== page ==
MOLTEN METAL BLAST. Several Workmen Injured. An explosion of molten metal seriously injured six workmen at Roberts's blast fur- naces, Tipton Green, Wolverhampton, on Monday. While the men were working there suddenly came a mighty roar. a burst of smoke and flame, and a rush of fractured masonry. motten metal, and boiling water. The iron in the bottom of the furnace had apparently made its way into a channel which carries off water discharged from the tuyeres, and the sudden contact of such dangerous elements caused an explosion. About 25 tons of metal escaped, and in its fury demolished an adjacent hovel used by the men. who were burned by the red-hot mass and scalded by boiling water. The men are all in hospital. Some of them were thrown twenty feet and were more or less unconscious when picked up.
LEVUFGOODS SOLD. At Llanelly County CourV on Monday before Judge Bishop, in the case'of John and Eleanor Ryan, Swansea-road, evidence was given by the court bailiffs to the effect that on various dates levies were made under warrants and goods seized. When, however, Mr E. D. Jones, one of the bailiffs, after a few unsuccessful attempts, gained entrance into the house he found that some of the goods levied had been sold. Mrs Ryan told him some of the goods were sold to pay other executions. His Honour (to Mrs Ryan) I must fine you for removing the goods, and you must pay the money. This is a very' serious offence because you have cheated poor people who have one to the expense of issuing an execution. You are fined JE5 and you will have to go to prison unles3 the money is paid very soon.
PORT TALBOT TRESPASSERS. At Aberavon on Monday David Oliver, tin- worker, Tydraw-street, and Rees Evans, Prior- street, Port Talbot. were summoned for tres- passing on the Great Western Railway near Margam-terrace on Sunday night, May 2nd. Mr Rupert Lewis, who prosecuted, said de- fendants arrived at Port Talbot by the mail, and walked along the line at great risk to themselves. One of the defendants was drunk and the other deaf. P.C. Pojon and Inspector Bowen (Great Western Railway) gave evidence, and defendants were fined 10s and costs each.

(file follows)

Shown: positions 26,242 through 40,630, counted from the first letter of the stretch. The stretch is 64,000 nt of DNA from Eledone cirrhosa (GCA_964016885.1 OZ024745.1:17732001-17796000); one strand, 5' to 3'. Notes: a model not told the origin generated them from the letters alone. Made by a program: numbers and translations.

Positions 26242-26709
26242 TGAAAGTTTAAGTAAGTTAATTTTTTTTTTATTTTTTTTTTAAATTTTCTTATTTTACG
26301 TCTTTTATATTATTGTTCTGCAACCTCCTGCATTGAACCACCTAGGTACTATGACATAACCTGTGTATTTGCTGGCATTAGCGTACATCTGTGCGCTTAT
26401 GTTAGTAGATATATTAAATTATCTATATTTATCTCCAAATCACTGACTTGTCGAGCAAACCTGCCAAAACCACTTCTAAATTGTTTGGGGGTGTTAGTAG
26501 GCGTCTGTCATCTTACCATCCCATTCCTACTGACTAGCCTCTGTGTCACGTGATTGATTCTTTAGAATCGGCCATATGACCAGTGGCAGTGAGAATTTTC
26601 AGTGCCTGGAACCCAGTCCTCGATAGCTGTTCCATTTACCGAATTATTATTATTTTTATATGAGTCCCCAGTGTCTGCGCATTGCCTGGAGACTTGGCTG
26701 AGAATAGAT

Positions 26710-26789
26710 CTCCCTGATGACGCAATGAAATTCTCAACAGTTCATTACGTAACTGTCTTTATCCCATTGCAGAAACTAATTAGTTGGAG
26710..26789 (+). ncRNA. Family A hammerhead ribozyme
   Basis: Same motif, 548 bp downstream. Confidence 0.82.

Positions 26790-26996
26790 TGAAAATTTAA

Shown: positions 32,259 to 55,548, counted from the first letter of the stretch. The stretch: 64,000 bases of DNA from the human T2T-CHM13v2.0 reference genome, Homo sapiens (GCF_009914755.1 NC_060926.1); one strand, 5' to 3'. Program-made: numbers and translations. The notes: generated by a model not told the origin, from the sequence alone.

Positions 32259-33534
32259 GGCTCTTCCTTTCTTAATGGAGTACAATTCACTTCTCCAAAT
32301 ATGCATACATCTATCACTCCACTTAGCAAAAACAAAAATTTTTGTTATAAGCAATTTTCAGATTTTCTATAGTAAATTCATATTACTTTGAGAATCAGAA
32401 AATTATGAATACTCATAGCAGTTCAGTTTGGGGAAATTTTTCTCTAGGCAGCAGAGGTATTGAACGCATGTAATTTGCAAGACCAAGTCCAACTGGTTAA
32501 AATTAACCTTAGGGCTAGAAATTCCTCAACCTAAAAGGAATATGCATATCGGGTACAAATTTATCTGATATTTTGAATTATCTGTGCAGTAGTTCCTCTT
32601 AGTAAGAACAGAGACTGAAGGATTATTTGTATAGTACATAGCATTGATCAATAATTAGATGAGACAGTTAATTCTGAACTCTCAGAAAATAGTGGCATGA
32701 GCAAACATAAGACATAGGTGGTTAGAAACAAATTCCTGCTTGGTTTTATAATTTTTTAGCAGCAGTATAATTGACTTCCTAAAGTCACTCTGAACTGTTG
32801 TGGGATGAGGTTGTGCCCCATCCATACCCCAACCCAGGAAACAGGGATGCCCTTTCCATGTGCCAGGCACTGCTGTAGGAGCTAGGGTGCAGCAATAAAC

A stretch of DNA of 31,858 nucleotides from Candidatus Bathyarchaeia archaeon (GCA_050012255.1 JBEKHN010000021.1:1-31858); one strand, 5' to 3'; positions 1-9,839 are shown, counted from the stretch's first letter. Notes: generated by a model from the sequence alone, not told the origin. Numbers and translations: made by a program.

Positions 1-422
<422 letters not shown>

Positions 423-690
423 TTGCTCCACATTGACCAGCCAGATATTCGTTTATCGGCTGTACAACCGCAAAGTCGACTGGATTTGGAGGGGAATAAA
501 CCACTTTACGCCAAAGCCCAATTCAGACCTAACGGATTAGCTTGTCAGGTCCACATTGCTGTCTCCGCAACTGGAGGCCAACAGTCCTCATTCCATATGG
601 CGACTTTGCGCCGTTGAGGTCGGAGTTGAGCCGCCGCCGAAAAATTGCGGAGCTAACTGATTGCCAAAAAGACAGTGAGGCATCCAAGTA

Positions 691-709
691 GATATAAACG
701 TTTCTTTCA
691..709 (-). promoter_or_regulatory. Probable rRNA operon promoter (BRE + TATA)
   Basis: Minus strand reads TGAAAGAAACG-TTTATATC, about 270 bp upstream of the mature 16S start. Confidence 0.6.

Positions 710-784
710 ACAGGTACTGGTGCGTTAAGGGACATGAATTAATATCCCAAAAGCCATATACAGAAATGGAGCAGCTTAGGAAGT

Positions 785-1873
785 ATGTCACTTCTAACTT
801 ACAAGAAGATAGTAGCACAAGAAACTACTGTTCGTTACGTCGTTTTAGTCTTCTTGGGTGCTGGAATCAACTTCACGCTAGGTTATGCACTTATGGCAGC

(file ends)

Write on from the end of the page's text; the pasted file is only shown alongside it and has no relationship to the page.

DRIVER'S TRAGIC DEATH. Fatality near Hirwain. On Sunday night a party of young men were re- turning from Pont Neath Vaughan to Mountain Ash in a brake drawn by a pair of horses in charge of Henry Walter Broom, and when a short distance from Hirwain one of them was taken-ill. Bloom pulled up at a public-house in order to obtain brandy, but this being re- fused he was in the £ \ct of restarting the brake when he was jerked from his seat, and fell to the ground. One of the wheels passed over Bloom's neck. and Dr. Thomas, Hirwain, was sent for, but he pronounced death to have been instantaneous. Broom was 42 years of age, and a widower with one child. He resided at 24, Duffryn- street. Mountain Ash, and was employed by Mr Allen, cab proprietor, Miskin, Mountain Ash.